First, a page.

One of the most high-profile workers’ unions in the New York art world has threatened to strike.
On Friday, the New Museum Union said its members had voted to authorize a strike amid a months-long contract negotiation period with officials at the museum. The union, which first began negotiations with the Manhattan institution in March, has been demanded a minimum annual wage of $51,000, health care for all employees, and a greater attention to worker safety.
According to members of the New Museum Union, museum leadership has pushed back against these demands. “We’ve been bargaining for almost a year now,” Dana Kopel, a senior editor and publications coordinator at the New Museum and a member of the union’s organizing committee, told ARTnews. “We’ve had a lot of trouble from the beginning. They’ve been hostile to most, if not all, of our proposals.”
In a statement to ARTnews, a New Museum spokesperson said that, since negotiations began in March, “we’ve had productive sessions and have made considerable progress: we’ve accepted many of the union’s proposals, and they’ve accepted many of ours. At no point were talks stalled.” According to the spokesperson, the museum had “requested additional bargaining dates in September so we could make greater progress,” and leadership remained “hopeful” that an agreement on the contract would be reached.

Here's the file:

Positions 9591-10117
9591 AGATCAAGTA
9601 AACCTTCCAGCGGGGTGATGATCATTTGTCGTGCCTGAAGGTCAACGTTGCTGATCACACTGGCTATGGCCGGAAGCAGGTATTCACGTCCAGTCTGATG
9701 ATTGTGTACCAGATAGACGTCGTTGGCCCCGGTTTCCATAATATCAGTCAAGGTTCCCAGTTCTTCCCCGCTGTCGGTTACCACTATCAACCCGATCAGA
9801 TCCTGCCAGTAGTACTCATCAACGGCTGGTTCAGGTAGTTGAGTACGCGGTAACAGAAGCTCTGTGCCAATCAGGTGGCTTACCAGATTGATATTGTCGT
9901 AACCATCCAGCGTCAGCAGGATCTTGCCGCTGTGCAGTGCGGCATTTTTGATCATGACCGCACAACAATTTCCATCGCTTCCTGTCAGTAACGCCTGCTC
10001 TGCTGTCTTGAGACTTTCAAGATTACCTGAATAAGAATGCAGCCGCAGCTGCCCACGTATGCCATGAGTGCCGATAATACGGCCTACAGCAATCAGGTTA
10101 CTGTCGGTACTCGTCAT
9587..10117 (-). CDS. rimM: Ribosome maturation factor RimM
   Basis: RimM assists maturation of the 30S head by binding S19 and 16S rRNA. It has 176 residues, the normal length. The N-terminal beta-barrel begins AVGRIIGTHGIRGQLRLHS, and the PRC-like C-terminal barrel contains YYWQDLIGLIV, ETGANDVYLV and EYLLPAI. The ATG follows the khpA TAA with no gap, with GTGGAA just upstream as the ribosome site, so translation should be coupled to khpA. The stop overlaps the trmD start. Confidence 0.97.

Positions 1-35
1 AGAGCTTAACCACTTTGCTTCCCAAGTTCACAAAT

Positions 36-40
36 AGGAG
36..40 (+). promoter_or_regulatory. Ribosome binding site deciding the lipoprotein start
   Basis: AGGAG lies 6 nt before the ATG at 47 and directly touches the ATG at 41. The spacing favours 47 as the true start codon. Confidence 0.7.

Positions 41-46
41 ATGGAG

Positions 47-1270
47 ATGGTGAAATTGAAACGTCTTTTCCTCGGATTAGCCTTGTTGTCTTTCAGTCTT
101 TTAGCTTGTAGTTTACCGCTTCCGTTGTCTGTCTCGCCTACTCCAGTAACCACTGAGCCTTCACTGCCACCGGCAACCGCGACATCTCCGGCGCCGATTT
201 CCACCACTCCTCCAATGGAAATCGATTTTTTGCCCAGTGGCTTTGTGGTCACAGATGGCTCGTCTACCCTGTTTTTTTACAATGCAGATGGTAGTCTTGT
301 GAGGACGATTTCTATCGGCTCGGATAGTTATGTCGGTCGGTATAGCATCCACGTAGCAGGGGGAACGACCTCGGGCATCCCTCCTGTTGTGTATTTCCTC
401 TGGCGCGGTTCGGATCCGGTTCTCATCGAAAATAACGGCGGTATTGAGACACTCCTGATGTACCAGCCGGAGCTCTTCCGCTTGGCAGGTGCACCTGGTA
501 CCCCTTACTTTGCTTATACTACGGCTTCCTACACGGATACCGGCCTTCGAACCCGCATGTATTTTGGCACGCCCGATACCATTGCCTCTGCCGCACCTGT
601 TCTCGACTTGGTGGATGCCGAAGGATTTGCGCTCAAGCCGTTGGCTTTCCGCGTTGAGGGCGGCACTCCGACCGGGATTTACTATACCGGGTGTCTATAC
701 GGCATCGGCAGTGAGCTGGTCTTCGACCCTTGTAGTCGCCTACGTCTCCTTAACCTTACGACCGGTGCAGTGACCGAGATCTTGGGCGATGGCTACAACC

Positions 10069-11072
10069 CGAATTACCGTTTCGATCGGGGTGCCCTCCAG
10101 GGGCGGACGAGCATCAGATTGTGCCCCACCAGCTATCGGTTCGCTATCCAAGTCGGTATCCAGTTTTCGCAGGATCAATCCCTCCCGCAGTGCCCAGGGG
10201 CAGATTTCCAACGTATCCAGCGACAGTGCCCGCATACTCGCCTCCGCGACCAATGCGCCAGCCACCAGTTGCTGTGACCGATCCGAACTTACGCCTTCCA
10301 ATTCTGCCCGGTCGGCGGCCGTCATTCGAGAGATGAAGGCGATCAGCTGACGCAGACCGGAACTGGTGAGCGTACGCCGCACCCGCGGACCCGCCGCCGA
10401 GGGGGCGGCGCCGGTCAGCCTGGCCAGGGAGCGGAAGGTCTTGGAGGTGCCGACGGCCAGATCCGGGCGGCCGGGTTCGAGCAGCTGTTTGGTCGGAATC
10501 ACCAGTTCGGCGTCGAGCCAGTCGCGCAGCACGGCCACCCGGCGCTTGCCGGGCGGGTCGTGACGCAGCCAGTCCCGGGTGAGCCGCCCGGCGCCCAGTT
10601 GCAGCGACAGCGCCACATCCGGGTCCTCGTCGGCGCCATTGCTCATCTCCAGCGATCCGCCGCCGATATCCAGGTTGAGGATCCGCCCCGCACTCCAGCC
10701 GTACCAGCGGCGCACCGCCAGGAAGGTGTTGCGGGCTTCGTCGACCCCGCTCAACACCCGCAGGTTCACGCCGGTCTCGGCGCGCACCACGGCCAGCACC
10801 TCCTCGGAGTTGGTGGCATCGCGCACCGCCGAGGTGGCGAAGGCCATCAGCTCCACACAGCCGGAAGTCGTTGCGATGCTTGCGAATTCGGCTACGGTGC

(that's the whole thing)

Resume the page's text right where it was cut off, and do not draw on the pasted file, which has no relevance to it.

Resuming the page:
Kopel said that the talks have seen some forward motion recently. “We’ve made progress in the past few weeks—bargaining has ramped up, and we’re meeting frequently,” she said. But amid pushback, she added, the union has resorted to authorizing a strike as “a way of putting pressure on the museum.”
A release sent by the union said that the strike would begin if the contract was not reached by an unspecified deadline. Kopel declined to name a date, saying that the union’s members were choosing not to talk about it publicly.
In June, during the opening for the museum’s summer exhibitions, the union staged an action in which more than 70 workers called on the museum to meet the union’s demands. In the recent weeks, the New Museum Union has begun an awareness-raising campaign on social media, enlisting figures such as artist Hannah Black, the activist artist collective Guerrilla Girls, writer and thinker Fred Moten, and members of the Museum of Modern Art union to take pictures of themselves with signs supporting the group.